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Rupert Murdoch's Wall Street Journal: Fair and Balanced?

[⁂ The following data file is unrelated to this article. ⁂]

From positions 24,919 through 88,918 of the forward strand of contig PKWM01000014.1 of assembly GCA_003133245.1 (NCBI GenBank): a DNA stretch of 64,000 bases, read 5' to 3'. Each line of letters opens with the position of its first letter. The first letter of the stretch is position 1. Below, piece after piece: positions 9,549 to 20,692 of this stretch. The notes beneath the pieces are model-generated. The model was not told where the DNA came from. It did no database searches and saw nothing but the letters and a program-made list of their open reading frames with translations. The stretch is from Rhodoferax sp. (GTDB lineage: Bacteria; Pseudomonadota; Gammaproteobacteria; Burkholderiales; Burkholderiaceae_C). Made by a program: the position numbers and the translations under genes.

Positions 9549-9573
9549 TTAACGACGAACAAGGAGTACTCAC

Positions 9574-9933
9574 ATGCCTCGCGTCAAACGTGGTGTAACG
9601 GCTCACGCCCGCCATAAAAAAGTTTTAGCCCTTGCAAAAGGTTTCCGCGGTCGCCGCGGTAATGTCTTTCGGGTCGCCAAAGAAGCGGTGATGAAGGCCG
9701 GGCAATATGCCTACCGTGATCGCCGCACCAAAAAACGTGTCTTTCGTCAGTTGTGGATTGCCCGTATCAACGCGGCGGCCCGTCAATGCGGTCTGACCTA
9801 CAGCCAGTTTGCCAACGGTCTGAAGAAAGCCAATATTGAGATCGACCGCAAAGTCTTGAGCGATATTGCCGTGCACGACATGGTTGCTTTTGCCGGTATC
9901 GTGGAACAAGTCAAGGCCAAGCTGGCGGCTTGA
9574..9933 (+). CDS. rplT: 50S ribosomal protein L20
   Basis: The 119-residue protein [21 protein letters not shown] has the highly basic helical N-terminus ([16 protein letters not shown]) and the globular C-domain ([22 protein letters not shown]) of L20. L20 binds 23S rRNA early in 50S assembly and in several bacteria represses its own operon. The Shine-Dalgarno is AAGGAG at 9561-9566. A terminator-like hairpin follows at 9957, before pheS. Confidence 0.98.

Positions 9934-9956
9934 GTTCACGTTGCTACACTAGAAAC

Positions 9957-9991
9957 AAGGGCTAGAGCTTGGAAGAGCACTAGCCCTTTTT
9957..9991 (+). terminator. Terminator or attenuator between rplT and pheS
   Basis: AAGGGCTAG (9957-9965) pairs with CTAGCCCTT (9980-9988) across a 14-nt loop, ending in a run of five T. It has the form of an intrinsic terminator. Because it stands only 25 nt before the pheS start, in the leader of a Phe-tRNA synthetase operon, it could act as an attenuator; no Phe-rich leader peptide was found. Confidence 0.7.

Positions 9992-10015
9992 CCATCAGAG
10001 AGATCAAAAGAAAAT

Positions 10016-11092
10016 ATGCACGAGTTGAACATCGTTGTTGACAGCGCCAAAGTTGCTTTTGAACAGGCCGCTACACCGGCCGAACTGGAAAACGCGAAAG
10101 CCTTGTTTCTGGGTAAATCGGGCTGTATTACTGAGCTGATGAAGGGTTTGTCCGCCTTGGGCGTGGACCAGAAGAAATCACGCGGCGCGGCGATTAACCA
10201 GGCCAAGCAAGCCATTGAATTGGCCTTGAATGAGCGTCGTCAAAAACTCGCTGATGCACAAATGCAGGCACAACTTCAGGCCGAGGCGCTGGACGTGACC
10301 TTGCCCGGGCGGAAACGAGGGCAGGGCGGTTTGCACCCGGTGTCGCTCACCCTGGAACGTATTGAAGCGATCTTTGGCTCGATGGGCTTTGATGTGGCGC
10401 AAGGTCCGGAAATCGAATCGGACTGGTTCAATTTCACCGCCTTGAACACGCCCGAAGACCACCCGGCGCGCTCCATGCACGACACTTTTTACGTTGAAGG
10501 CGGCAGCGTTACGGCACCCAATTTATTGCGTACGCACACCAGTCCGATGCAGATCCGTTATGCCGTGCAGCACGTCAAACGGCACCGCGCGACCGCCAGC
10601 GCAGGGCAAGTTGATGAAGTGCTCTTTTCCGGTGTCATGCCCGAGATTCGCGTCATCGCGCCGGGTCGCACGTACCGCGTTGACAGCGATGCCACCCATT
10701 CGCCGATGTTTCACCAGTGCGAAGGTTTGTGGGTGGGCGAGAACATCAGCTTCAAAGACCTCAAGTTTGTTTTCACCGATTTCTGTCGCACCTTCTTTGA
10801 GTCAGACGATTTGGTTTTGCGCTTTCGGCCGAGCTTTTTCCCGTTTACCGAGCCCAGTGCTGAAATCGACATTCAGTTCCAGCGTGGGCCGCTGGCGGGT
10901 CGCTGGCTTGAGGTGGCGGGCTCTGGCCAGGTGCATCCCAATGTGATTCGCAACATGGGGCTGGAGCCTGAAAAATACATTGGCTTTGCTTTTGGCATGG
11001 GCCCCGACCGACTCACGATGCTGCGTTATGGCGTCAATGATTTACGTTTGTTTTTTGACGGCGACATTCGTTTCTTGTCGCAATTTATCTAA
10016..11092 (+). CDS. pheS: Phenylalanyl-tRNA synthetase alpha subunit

Complete video at: http://fora.tv/2010/02/05/Rupert_Murdoch_The_Future_of_Newspapers News Corporation CEO Rupert Murdoch denies accusations that The Wall Street Journal has become more conservative since he took over the iconic newspaper in 2007. "I don't think it's become conservative," says Murdoch, "maybe a little more balanced." ----- Rupert Murdoch owns the controlling interest in News Corp., which in turn owns media properties on five continents -- properties that include some 170 newspapers, dozens of television stations, half a dozen television networks, a publishing company, and a movie studio. In this wide-ranging interview, Murdoch discusses his rise from proprietor of the Adelaide News at age 22 (on the death of his father) to international media mogul. Weighing in on topics as varied as capitalism, feature films, China, and Google, the conversation invariably returns to newspapers and journalism. He answers charges about the political slant to his papers, and rejects the idea that the government must get involved to ensure the survival of a free press (an idea suggested by Dan Rather). "A bailout for newspapers?" Rupert Murdoch calls it "rubbish, and very dangerous rubbish." - Hoover Institution Rupert Murdoch is an Australian-American global media mogul. He is the major shareholder, chairman and managing director of News Corporation. Beginning with newspapers, magazines and television stations in his native Australia, Murdoch expanded News Corp into the UK, US and Asian media markets. In recent years has become a leading investor in satellite television, the film industry, the Internet and media. News Corp is based in New York. Peter M. Robinson is a research fellow at the Hoover Institution, where he writes about business and politics, edits Hoover's quarterly journal, the Hoover Digest, and hosts Hoover's television program, Uncommon Knowledge.
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